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Construction Law Authority / Insurance  / The “New” in Renew; Potential Changes to Insurance Policy Eligibility Requirements and Coverage Upon Renewal

The “New” in Renew; Potential Changes to Insurance Policy Eligibility Requirements and Coverage Upon Renewal

While you might think that receiving a renewal notice from your insurance company means that you have the option to keep everything as it has been for another year, simply by paying the amount shown on the notice, that is not necessarily the case. To the contrary, your insurance company might have changed its criteria to be eligible for the type of policy that you have had in the past. Additionally, even if the eligibility requirements have not changed, your insurance company might have made changes to the specific terms of coverage under that type of policy.

Changes to the terms of coverage might be summarized on the renewal notice, or be detailed in the body of the policy, if a copy of the policy being offered is enclosed with the notice. However, eligibility requirements might not be described on either. I recently had a condominium association client find out that it was no longer eligible for a residential policy, but there was no way for the Association to know that based on the renewal notice that it received. Further, even though the renewal notice indicated that a copy of the new policy was enclosed, it was not.

Therefore, the Association had a decision to make. It could pay the renewal premium to prompt its insurance company to issue another less expensive residential policy, for which the Association knew it was not eligible. Alternatively, the Association could purchase a more expensive non-residential policy, for which it was eligible. If it chose not to disclose its ineligibility and simply renewed its residential policy, it faced a significant risk. Pursuant to Section 627.409(1), Fla. Stat., if the Association did not disclose its ineligibility, its insurance company could deny any claims that the Association submitted based on the Association’s failure to disclose. Luckily, the Association became aware of its ineligibility and was able to obtain an appropriate policy.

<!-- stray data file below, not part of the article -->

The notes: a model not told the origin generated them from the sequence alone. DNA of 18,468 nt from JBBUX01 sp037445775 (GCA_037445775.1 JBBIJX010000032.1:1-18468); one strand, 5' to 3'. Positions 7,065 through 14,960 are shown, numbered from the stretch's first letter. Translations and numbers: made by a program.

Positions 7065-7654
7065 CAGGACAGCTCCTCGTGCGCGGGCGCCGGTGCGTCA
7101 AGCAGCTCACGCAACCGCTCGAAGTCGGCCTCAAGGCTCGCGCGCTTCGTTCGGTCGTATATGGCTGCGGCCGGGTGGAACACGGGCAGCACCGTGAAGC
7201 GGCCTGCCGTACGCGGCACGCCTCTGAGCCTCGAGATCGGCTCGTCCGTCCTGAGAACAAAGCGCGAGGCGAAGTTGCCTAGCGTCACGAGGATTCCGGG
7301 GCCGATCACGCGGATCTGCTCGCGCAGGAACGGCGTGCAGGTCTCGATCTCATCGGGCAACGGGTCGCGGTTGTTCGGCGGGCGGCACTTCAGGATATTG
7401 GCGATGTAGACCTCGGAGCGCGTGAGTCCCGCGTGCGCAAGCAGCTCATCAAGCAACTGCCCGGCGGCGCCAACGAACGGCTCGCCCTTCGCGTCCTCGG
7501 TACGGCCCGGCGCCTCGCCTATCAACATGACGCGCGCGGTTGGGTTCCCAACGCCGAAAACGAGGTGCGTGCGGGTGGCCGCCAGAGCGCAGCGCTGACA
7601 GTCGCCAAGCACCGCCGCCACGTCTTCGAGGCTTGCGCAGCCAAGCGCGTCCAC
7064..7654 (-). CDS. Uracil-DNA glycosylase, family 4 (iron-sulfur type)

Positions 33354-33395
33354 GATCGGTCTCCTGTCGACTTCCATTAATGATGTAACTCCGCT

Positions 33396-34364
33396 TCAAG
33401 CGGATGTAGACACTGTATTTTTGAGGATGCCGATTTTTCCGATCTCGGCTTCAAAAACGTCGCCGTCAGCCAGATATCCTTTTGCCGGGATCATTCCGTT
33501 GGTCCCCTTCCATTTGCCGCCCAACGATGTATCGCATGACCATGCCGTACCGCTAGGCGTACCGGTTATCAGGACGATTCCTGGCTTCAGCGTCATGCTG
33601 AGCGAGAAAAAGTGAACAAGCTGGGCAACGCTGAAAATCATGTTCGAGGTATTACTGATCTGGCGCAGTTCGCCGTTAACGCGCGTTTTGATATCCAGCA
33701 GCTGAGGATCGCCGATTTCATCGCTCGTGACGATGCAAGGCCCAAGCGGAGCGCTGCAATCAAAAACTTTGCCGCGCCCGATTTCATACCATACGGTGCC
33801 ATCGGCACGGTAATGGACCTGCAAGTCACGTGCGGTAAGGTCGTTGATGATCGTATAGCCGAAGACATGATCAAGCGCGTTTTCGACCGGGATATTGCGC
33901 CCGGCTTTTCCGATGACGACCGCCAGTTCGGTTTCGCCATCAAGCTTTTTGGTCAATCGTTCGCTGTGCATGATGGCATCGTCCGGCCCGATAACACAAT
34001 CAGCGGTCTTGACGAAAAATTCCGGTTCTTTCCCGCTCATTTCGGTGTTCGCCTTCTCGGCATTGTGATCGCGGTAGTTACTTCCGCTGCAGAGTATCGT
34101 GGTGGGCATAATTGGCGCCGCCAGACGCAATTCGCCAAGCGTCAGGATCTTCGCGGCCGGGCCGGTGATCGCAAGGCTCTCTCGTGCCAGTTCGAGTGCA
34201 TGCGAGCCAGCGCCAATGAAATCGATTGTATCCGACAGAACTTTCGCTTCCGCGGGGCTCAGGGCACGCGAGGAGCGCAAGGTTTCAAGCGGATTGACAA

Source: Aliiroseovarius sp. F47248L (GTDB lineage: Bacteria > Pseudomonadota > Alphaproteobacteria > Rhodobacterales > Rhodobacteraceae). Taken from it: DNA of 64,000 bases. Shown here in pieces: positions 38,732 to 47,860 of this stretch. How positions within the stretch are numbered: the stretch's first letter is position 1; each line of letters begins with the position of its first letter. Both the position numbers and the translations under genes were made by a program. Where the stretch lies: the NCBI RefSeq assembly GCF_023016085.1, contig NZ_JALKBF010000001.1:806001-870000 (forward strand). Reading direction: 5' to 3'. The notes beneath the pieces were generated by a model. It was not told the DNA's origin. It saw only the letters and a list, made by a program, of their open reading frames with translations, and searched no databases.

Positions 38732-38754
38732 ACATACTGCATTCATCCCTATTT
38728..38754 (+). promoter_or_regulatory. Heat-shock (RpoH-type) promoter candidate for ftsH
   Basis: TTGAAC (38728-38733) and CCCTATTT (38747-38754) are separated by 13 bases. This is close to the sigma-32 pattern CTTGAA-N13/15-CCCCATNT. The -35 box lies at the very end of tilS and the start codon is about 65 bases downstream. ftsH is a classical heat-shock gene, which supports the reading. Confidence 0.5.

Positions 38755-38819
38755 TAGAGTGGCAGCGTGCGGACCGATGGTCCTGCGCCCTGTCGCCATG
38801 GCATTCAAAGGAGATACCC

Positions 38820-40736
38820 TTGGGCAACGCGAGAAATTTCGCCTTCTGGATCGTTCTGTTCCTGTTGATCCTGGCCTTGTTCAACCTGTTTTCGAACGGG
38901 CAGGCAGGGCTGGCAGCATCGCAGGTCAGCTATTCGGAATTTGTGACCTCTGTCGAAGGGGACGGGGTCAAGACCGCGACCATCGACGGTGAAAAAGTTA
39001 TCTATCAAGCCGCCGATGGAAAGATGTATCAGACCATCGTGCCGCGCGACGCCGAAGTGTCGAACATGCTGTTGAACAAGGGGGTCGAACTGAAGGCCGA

As the Association learned, it is important to have someone reevaluate your eligibility and coverage at renewal. Getting an insurance company to pay a claim is generally a difficult undertaking. Not confirming that you have an appropriate policy and adequate coverage, could make that task a losing battle.

Ryan Carpenter

Ryan F. Carpenter is Board Certified in Construction Law by the Florida Bar and is a member of the Construction and Litigation Practice Groups. Mr. Carpenter is experienced in many facets of construction litigation including lien and surety bond law. He also has significant experience representing general contractors and subcontractors in complex contract drafting matters and pursuing construction delay claims. During law school, Mr. Carpenter served as the Managing Editor of the Florida State University Law Review for two consecutive academic years, and concurrently obtained his Master of Business Administration degree.

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